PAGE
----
The Kolkata Municipal Corporation (KMC) is strengthening its dengue surveillance drive in areas of the city while it would adopt a track and trace approach whereby nearby areas of residences with dengue or malaria patients will be thoroughly surveyed to find out the mosquito breeding grounds.
The civic body sources said that the decision comes in the wake of a meeting with the urban development and municipal affairs department who sounded the alarm bells after receiving worrying reports of vector-borne diseases like dengue from municipalities in the state.
However, this rise is mostly being attributed to the intermittent but heavy rainfall that lashed Bengal in September and in October. This has paved the way for an increase in mosquito breeding in collected water. The UDMA which held a meeting with the municipalities of the state has suggested increasing fogging in wards and boroughs.
Further, a KMC official said those backyards and blind lanes will be specifically scanned for garbage, often dumped from households despite warning and rainwater collects in plastic cups and paper boxes among the garbage. This is where our teams are conducting thorough checks and spraying larvicide.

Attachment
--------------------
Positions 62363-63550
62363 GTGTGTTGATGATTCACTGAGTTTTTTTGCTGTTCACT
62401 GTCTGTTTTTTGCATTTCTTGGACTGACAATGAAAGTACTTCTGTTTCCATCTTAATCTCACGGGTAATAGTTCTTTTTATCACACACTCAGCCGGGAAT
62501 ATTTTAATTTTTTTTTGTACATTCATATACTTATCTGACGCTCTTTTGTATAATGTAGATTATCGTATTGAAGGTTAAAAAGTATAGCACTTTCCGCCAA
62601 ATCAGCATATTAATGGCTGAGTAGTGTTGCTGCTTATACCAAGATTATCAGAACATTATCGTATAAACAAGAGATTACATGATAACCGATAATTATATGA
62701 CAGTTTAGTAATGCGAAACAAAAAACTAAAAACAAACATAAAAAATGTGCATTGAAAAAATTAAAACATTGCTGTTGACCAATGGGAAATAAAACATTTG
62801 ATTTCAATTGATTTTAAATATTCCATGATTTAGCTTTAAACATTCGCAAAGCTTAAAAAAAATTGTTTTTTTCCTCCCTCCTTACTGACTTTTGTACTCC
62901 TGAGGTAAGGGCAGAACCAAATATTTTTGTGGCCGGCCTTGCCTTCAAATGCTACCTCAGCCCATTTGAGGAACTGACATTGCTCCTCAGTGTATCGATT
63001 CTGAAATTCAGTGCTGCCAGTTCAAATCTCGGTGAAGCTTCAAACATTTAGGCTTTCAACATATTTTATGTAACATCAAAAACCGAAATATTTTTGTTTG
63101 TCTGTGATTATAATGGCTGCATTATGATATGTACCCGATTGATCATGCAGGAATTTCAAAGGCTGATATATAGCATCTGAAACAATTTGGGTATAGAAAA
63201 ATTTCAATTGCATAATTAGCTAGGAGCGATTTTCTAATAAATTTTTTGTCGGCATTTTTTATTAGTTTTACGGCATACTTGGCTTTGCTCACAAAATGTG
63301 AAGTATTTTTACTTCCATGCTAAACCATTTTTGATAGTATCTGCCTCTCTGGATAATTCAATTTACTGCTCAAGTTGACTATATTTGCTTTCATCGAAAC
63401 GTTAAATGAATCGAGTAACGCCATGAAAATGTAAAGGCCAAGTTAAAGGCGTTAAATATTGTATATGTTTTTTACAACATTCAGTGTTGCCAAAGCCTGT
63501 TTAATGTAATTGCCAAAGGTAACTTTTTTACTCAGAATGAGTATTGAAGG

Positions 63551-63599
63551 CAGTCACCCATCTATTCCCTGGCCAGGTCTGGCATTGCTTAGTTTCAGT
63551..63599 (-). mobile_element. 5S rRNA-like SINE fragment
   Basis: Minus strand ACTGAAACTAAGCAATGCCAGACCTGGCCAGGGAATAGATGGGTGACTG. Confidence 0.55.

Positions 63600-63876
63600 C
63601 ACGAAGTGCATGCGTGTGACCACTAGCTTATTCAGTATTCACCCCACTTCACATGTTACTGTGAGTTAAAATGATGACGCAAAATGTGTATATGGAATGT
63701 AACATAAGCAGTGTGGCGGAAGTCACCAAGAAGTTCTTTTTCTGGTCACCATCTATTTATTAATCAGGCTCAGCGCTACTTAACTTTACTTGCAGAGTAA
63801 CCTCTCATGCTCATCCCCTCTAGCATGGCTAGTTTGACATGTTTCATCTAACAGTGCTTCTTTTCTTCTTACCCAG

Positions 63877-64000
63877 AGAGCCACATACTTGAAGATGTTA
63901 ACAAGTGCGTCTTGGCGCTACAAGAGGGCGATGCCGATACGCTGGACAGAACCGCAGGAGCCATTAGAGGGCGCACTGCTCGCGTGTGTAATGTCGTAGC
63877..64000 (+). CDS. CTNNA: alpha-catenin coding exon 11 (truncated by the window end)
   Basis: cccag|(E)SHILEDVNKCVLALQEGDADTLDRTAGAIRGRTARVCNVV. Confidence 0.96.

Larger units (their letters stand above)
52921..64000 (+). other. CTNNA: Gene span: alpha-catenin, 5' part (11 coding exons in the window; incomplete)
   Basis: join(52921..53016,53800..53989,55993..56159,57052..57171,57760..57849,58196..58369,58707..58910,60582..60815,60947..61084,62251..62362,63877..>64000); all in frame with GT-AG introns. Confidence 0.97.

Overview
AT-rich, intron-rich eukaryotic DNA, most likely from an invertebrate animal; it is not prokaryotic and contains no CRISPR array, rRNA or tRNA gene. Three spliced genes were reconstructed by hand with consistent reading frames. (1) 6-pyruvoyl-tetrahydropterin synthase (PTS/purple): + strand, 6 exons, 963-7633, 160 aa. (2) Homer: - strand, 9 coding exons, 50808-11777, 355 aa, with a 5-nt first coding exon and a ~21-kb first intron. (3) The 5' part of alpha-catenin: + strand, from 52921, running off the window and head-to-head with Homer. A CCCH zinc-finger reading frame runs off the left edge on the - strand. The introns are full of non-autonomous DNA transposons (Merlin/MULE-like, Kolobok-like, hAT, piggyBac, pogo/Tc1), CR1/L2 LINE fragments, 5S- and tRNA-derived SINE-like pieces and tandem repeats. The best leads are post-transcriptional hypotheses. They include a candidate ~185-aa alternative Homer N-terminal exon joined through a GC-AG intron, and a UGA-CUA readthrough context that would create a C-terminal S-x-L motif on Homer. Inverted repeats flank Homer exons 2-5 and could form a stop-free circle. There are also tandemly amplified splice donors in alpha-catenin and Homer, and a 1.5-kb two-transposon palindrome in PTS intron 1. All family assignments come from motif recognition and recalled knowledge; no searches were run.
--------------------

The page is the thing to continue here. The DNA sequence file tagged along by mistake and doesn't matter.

Additionally, high rise buildings are also under the lens as water often keeps accumulating on terraces without residents paying heed to it. This water creates a perfect breeding ground for mosquitoes. “We will also use drones wherever necessary since not all corners are accessible and that’s where we can monitor through the drone camera and even spray larvicide using the device” said the official.
The focus has also been laid on conducting surveys in a near radius of residences where people have contracted a vector-borne disease. This track and trace method will help in eliminating the source of the disease which can prevent further spread in that respective area, explained the official.
“Many a time, it has been observed that a person in one of the flats inside a housing complex has contracted malaria but on doing a survey that led us to several others in that same area who too suffered or have died from vector-borne diseases. This helps us to form a clear idea as to where the possible mosquito breeding grounds exist.”